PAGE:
Calling something “old-timey” can be a flat-out misnomer. The history of recorded music remains too new, relatively speaking, to know what signatures were writ large on long-long-gone eras and most of what we associate with the genre, the familiar skeletons of it all, aligns with signifiers from contemporary ephemera, particularly other music. That said, Cat Clyde is clearly a student of forms with a layer of well-earned dust on them. With the ascending Canadian singer-songwriter’s new acoustic collection, the brilliant Good Bones, she uses those musical points of reference to tremendous effect time and again on new versions of previously released material, blurring the line between new and old and lending the record both an unusual vibrancy and vitality.

The first thing you’ll notice about Clyde is her absolute gem of a voice, whose intoxicating strength, not to mention its playfulness, resembles something like Etta James by way of Jolie Holland. (A more obscure reference point would be Reno’s incredible Rachel McElhiney.) Clyde doesn’t sing notes so much as she twirls around them with her enunciations and gusto phrasings, caressing and flirting with each syllable as she measuredly pushes out the refrains. It’s enrapturing stuff. Yes, there are occasional wails and coos, and many worth writing home about, but what remains the most captivating is the way she’ll extend a single note two or three measures past its logical end with a knowing and jazz-flapper flair.

But for all of the period-adjusted details—to name but a few: the French pop guitar of “So Heavy,” the one-more-drink saloon sullenness that opens “Man I Loved Blues,” the pre-rock gallup of “Running Water”—there’s plenty that is utterly contemporary about the disc’s 12 tracks. Incredible opener “Mama Said” (we all know this one) is a wonderful and fully formed sentiment, even in stripped down form, where Clyde alternately sounds like Holiday and Joplin and has a guitar lines that actually mimic the verses of the Pixies’ “Where Is My Mind?” to great effect. “All the Black,” whose hammered-on guitar notes offer harmony to Clyde’s sultry smooth delivery, could be the foundation for a song off The Bends. The fact that Clyde pulls off these tricks on the disc unaccompanied—the whole LP is solo voice and guitar, seemingly cut live—is worth noting and, yes, emulating.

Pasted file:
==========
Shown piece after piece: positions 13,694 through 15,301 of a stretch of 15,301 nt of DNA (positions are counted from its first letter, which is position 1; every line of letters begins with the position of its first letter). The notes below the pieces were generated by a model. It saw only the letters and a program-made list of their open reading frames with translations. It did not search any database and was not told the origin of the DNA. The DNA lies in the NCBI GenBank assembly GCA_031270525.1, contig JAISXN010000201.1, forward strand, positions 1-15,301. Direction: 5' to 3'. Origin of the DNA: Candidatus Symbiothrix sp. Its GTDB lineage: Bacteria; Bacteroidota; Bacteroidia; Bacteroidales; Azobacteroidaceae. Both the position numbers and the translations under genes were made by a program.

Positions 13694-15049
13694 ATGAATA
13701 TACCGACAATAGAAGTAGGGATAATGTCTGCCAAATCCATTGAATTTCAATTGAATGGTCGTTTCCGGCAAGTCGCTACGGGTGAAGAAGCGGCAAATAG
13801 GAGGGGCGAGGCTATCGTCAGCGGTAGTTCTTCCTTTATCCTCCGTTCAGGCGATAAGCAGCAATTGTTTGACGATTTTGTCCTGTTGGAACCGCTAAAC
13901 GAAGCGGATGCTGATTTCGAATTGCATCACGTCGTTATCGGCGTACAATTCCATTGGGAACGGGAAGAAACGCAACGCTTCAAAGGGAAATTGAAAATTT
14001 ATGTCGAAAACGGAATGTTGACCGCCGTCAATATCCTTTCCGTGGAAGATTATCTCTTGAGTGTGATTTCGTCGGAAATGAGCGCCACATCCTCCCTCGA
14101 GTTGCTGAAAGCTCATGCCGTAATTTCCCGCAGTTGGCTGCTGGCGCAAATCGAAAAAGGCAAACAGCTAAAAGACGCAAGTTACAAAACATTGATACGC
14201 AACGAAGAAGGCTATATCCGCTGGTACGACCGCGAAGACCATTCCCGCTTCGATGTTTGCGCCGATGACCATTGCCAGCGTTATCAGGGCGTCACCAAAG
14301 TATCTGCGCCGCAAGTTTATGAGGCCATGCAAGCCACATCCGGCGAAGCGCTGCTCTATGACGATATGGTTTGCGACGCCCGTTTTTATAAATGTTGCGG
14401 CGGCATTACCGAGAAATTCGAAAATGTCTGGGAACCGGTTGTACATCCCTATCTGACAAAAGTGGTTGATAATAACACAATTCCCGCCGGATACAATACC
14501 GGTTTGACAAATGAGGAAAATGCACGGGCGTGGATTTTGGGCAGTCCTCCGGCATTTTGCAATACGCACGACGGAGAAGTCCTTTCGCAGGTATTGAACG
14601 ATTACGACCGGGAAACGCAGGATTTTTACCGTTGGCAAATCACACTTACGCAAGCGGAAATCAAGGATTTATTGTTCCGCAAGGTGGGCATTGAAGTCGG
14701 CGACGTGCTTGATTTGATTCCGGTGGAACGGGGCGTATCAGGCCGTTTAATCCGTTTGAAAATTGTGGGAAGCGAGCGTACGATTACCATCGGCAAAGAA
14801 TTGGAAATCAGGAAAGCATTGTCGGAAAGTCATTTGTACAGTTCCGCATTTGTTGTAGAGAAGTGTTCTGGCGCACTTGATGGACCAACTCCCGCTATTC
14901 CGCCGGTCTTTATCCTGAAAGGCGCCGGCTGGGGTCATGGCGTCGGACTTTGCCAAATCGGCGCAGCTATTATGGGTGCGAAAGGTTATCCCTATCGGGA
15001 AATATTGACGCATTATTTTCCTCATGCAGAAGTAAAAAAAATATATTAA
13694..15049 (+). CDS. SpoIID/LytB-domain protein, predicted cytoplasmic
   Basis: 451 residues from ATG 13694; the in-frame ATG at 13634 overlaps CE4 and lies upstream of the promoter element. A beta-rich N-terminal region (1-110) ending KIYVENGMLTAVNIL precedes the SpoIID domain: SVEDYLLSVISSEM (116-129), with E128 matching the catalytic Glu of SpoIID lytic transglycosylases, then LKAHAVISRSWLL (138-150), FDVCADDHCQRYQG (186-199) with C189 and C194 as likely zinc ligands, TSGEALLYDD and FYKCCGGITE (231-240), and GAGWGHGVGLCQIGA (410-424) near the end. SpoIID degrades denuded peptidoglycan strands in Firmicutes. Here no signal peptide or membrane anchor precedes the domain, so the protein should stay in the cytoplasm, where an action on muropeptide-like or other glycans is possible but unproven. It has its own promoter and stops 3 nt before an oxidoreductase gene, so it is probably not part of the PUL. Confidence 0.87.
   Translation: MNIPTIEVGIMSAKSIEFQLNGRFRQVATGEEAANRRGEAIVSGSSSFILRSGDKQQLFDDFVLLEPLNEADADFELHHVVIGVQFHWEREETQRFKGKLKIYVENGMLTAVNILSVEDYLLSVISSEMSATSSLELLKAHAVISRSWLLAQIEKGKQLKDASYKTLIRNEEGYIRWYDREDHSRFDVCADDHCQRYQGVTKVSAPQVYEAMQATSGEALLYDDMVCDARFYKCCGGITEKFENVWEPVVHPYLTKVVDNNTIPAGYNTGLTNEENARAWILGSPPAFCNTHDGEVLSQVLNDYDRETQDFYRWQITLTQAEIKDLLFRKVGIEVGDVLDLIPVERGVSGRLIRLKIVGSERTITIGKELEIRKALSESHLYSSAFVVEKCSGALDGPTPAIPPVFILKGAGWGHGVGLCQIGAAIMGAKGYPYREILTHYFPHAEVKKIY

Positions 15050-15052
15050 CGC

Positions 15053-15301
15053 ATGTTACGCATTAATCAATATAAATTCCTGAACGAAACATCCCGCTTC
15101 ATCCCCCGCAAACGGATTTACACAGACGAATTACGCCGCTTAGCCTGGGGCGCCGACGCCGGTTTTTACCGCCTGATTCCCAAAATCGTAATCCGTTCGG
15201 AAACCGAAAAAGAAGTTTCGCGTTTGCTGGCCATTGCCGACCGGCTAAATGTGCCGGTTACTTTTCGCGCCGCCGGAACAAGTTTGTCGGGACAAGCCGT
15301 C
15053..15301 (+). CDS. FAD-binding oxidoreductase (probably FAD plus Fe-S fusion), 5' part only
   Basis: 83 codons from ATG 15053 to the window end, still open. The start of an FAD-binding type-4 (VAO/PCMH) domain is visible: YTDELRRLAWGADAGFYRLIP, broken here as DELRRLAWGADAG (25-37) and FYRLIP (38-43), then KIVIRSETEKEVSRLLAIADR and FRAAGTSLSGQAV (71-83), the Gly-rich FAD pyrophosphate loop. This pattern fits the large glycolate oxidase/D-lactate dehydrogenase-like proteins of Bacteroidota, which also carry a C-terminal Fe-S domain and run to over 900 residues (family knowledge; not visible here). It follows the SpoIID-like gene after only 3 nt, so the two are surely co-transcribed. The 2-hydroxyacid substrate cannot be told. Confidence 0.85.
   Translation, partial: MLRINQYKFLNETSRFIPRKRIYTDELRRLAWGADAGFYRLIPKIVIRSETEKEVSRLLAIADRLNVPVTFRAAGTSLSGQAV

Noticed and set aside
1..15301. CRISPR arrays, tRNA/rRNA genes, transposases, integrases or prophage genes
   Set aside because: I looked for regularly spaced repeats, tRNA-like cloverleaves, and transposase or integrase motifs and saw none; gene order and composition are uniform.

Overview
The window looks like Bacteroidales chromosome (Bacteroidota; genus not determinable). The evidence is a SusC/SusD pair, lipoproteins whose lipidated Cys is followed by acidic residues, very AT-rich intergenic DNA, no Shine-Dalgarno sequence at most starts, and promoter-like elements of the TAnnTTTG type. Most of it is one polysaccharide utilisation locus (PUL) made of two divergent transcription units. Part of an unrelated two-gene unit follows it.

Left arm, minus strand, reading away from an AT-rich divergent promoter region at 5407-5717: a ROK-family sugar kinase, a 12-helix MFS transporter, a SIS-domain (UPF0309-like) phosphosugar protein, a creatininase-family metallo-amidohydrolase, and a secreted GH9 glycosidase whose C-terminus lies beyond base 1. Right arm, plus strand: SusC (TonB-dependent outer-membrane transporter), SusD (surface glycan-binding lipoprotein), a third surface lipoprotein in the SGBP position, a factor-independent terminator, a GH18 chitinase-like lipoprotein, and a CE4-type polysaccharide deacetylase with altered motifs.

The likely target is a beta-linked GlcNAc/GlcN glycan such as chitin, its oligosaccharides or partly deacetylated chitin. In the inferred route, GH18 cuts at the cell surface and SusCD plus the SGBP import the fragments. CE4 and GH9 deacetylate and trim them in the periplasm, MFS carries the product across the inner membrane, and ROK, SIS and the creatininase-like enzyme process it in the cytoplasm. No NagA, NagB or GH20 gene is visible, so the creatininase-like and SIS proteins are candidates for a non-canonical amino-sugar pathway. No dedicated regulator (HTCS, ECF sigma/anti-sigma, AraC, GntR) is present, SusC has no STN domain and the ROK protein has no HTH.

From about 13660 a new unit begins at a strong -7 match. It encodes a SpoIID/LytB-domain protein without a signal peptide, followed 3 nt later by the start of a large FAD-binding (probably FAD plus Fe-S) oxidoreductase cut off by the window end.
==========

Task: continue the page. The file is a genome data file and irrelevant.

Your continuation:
Elsewhere, the signifiers come up with an intentionally messy mélange of colors. For as jazz-inflected and nuanced as the vaguely mid-century Eurocentric balladry of the riveting “So Cold” is, there’s also a kind of stark feminist modernism to it, and not just in the way Clyde boldly spits out, “So cold/ Whoever told you/ You could act like that?”. “Sheets of Green” starts with thoroughly contemporary palm muting before descending into a catchy hook that almost echoes Kurt Cobain. Just a few songs later, listeners are treated to the Cline-isms (“Rock & Stone”); the record ends with a ballad in the timbre of Johnny Cash, the playful “Toaster.” Pinning the disc to one genre, never mind one period, is absolutely a fool’s errand.

Those seeking sonic delights don’t need to wander long. There are vocal turns on the record—the scatting that closes the too-short shuffle “Running Water” is so good, it’s unreal—that are some of the finest you may hear on a record for quite a while. There’s a show-stopping wail on “All the Black” that will send shivers up your spine. And the closing minute of “So Heavy,” where Clyde unfurls an uncharacteristically rapid-fire delivery over carefully measured guitars, is the definition of enthralling. Yep, Clyde’s got the listener’s number from the get-go and doesn’t let go of their ear or their shirt collar ‘til the disc’s done spinning. You’ll find yourself drooling over Good Bones’ supple and fleshy nuances, the ways it expands upon previous iterations. It’s a body of work worth diving into and devouring.

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